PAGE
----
- Communication is important.
Without proper communication, everything is sh*t. Be it at work or outside of work, if you can’t communicate what you want / need to say, the result won’t be satisfactory and you might end up somewhere you never wanted to be in the first place.
I’m much better at communicating in writing than face to face, but I still have a long way to go in order to become the communicator I’d like to be, which is why I put communication as the first, hence most important lesson.
Check in with yourself to find out why you can’t seem to be able to talk about the things that are important to you − is fear of rejection holding you back? Do you feel like you’re not being heard? If you’re having a hard time talking about the easy / proportionally unsignificant things, you’ll probably choke on the more difficult topics.
Either way, not saying the things you want to say is always worse than communicating them in a really bad way, so it can only get better!
- The line between looking after yourself and causing pain to other people is ridiculously thin.
Having been on the receiving as well as the “giving” end of this, I’m now aware that it can be quite a challenge to do what’s best for you without hurting other people in the process.
However, pretending to be someone you’re not or pretending to be comfortable with something you actually find dreadful for fear of causing discomfort to others is not a solution. Don’t be a jerk but be honest about what works for you and what doesn’t.
- Don’t bring cake to the apartments of guys you’re dating (especially not in food containers you’d like to retrieve).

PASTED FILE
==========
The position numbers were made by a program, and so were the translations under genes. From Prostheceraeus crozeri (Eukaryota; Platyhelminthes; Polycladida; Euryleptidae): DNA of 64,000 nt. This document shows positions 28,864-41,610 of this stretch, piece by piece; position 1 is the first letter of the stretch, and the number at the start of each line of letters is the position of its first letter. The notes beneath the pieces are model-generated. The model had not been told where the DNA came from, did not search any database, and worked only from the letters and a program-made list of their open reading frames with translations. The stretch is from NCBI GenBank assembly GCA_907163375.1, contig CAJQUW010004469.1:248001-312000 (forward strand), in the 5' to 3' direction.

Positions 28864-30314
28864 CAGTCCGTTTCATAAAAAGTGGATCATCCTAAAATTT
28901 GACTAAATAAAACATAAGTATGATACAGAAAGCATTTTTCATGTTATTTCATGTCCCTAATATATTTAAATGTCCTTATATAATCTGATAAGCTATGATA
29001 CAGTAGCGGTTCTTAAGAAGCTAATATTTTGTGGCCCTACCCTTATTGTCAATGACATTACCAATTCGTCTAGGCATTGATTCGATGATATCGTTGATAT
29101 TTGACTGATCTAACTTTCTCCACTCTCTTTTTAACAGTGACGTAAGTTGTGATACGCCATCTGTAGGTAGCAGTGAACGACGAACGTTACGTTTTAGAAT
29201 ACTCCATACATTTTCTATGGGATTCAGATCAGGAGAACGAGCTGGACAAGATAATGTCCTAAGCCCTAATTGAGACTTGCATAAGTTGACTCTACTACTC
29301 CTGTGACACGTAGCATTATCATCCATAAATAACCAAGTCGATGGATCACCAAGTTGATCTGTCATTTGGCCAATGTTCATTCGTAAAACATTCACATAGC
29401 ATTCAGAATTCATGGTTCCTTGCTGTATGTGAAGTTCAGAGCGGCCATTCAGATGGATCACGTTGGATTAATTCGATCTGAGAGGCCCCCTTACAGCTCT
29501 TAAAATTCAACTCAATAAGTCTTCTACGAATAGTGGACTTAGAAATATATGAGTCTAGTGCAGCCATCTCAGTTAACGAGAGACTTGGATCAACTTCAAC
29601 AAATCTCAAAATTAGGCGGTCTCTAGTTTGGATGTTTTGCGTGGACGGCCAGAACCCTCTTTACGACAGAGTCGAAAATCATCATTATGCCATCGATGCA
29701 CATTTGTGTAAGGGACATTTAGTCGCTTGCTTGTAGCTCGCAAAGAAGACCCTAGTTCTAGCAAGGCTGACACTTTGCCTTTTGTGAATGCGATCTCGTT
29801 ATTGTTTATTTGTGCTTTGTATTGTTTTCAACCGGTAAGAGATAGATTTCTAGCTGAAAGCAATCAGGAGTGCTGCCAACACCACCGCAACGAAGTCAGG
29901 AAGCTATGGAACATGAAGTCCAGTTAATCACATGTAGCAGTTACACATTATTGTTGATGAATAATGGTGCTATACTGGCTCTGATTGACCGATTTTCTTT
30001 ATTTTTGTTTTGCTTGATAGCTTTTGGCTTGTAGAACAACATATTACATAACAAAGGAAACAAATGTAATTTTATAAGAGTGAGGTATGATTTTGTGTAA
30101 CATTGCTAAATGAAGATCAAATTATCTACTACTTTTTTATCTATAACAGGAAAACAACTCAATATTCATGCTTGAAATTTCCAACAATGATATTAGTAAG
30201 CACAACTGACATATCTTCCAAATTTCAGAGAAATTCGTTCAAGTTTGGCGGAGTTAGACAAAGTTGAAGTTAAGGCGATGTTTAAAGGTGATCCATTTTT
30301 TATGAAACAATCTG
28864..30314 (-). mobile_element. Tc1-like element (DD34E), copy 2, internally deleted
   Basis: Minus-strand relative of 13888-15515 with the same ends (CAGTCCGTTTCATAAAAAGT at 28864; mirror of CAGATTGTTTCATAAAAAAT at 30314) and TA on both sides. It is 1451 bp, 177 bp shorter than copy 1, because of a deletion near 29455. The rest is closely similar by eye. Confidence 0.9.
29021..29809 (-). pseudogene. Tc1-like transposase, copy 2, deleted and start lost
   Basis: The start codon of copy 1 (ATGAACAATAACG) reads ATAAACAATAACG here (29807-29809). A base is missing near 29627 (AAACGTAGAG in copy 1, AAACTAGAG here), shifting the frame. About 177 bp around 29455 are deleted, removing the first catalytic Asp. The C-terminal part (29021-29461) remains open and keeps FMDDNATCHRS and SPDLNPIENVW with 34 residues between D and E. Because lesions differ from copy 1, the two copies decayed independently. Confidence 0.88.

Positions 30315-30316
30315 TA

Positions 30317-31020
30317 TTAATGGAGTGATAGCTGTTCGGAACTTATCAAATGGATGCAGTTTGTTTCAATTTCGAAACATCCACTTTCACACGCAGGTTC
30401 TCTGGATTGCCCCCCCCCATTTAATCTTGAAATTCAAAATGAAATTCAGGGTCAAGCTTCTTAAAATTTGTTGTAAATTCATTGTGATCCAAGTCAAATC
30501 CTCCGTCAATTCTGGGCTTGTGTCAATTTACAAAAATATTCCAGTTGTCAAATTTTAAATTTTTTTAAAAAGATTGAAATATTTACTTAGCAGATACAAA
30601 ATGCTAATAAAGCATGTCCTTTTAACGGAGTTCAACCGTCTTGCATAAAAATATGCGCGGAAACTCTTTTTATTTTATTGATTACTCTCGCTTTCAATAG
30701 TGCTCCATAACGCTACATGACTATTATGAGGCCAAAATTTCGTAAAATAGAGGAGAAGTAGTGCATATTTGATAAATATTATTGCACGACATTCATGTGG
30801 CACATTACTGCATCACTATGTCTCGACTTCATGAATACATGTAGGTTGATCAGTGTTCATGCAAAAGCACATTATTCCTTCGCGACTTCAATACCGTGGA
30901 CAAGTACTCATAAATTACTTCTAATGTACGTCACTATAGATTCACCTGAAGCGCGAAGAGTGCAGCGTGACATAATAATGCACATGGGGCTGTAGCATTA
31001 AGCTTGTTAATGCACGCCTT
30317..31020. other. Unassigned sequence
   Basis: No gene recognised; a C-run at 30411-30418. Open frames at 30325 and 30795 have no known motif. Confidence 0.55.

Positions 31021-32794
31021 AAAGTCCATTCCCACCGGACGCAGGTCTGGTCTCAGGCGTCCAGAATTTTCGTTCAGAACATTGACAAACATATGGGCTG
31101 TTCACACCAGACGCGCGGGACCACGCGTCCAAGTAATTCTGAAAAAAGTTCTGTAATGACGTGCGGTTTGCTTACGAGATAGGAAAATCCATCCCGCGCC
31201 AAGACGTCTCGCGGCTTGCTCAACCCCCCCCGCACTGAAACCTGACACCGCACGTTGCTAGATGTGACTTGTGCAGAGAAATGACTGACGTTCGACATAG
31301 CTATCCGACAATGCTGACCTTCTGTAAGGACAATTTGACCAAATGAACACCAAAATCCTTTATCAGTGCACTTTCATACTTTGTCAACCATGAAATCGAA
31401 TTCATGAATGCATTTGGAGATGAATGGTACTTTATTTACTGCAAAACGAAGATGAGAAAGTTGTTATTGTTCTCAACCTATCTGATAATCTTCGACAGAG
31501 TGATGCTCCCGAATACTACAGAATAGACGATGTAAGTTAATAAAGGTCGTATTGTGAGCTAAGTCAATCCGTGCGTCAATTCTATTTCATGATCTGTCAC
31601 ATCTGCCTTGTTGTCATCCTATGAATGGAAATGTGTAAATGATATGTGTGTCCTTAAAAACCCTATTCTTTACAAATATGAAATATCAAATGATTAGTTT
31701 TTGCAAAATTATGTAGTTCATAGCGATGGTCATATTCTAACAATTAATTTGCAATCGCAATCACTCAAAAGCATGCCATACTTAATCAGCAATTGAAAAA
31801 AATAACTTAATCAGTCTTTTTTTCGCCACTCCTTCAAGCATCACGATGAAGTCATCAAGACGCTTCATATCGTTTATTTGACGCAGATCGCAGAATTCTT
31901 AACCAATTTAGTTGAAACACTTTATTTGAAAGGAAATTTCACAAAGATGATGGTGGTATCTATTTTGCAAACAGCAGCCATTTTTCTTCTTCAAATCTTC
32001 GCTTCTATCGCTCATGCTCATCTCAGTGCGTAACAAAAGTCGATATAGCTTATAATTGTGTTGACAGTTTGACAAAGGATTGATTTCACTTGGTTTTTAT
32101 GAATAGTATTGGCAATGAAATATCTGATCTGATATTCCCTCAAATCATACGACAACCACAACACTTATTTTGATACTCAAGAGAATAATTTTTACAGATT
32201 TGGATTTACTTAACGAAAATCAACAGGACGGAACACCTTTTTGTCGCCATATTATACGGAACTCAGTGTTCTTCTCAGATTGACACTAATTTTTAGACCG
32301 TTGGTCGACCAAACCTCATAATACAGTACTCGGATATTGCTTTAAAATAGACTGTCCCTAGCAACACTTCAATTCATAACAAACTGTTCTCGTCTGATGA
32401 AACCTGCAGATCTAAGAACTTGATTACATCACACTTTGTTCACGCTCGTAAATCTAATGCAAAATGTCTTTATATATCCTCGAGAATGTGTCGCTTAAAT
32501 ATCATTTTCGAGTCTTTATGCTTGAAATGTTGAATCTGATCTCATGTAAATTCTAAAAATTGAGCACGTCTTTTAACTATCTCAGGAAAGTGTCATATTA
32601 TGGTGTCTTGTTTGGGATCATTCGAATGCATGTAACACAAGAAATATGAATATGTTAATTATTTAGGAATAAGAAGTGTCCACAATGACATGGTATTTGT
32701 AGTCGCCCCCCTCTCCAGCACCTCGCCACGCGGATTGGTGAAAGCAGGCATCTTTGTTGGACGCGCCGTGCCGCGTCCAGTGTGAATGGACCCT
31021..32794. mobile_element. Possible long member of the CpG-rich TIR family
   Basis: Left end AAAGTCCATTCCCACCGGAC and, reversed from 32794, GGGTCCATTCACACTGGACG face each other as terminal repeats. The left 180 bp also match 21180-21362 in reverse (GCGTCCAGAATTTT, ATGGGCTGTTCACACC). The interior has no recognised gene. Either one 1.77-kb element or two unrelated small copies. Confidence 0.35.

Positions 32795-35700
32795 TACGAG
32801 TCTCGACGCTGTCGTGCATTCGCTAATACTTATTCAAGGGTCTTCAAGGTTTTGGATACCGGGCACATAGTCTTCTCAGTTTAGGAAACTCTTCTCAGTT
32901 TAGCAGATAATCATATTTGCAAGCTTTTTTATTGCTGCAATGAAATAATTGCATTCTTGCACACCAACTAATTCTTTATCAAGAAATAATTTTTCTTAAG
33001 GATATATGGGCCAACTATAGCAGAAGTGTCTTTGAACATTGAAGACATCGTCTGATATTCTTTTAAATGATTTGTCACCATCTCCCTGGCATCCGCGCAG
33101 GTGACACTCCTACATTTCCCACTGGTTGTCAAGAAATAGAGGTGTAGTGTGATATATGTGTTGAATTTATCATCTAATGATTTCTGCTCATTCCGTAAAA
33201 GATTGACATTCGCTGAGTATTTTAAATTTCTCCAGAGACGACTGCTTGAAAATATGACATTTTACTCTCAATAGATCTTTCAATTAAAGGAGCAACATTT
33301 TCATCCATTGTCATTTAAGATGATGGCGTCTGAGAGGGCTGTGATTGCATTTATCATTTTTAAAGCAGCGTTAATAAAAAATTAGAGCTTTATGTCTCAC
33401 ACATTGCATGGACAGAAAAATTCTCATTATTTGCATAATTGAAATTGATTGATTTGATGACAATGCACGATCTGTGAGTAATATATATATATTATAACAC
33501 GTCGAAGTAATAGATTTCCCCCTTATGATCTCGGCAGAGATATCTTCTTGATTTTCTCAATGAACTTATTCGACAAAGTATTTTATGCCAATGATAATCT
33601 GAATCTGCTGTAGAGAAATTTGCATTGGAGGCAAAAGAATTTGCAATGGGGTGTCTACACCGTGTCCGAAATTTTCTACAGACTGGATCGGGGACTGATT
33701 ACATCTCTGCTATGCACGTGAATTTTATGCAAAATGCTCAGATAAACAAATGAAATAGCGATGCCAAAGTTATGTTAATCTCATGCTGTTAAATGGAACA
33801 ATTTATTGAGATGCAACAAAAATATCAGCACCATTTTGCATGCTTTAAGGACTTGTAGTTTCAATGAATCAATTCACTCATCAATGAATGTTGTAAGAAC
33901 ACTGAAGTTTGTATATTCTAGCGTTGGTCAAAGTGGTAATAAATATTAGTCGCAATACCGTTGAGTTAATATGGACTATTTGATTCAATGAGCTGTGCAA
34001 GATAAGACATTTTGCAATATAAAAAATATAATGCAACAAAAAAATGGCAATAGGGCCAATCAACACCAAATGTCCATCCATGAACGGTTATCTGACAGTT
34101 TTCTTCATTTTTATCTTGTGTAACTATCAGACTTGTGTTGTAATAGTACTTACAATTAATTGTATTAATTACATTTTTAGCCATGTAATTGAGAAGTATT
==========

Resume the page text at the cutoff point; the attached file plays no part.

The gesture will NOT be appreciated the way you’d expect it to be and you won’t get any kind of feedback regarding the taste of your (vegan, gluten-and-refined-sugar-free, no less!) homemade cake. Also, you will not get the container back.
Current situation: −
21 food container s.*
- Know what’s profoundly important to you.
What are the things you deeply care about? Your non-negotiables?
Visualise them. Write them down. Keep them close.
Don’t let anyone make you feel bad about them (or turn you into the king / queen of Wobble City).
- Don’t assume at all, and if you absolutely must: assume good intent.
Don’t assume that people have all the information that you have.
When in doubt, ask them.
Don’t assume the worst. Not everyone is out to get you. A lot of people actually mean no harm to you.
When in doubt, ask them.
(→ The Danger of Assumptions)
- Feelings are just feelings.
They really are just that. And they’re temporary, so they won’t last forever.
Unfortunately, this goes for both bad AND good feelings, so make sure you soak up all the happiness while you can and enjoy all the little moments of life. Don’t wait for the next big thing before you allow yourself to be happy. As cliché as it may sound, do ENJOY THE LITTLE THINGS.
- Knowing what needs to be worked on and succeeding in doing so are two different things.
Being aware of what you’re struggling with is an excellent starting point to actually work on it. However, it’s an entire process − you’ll need to make the decision to work on the issue, then actually start putting in the work.
It’s fine if you don’t succeed at first. It’s also fine to take a break and not feel like going for it every darn day. It’s perfectly normal to fall back into old patterns. The most important thing is that you’re kind to yourself along the ride and that you keep showing up for yourself again and again. Don’t stop trying your best.
That’s it for now. It’s obviously a non-exhaustive list of lessons I’ve learned, which is susceptible to be completed and/or edited along the way of me trying to live my best life.
* Edit: One of the containers was returned to me today, so I edited the post for the sake of accuracy and fairness, because I was informed that my post was slightly unfair (or, as some would put it, “schiel”) 😉 …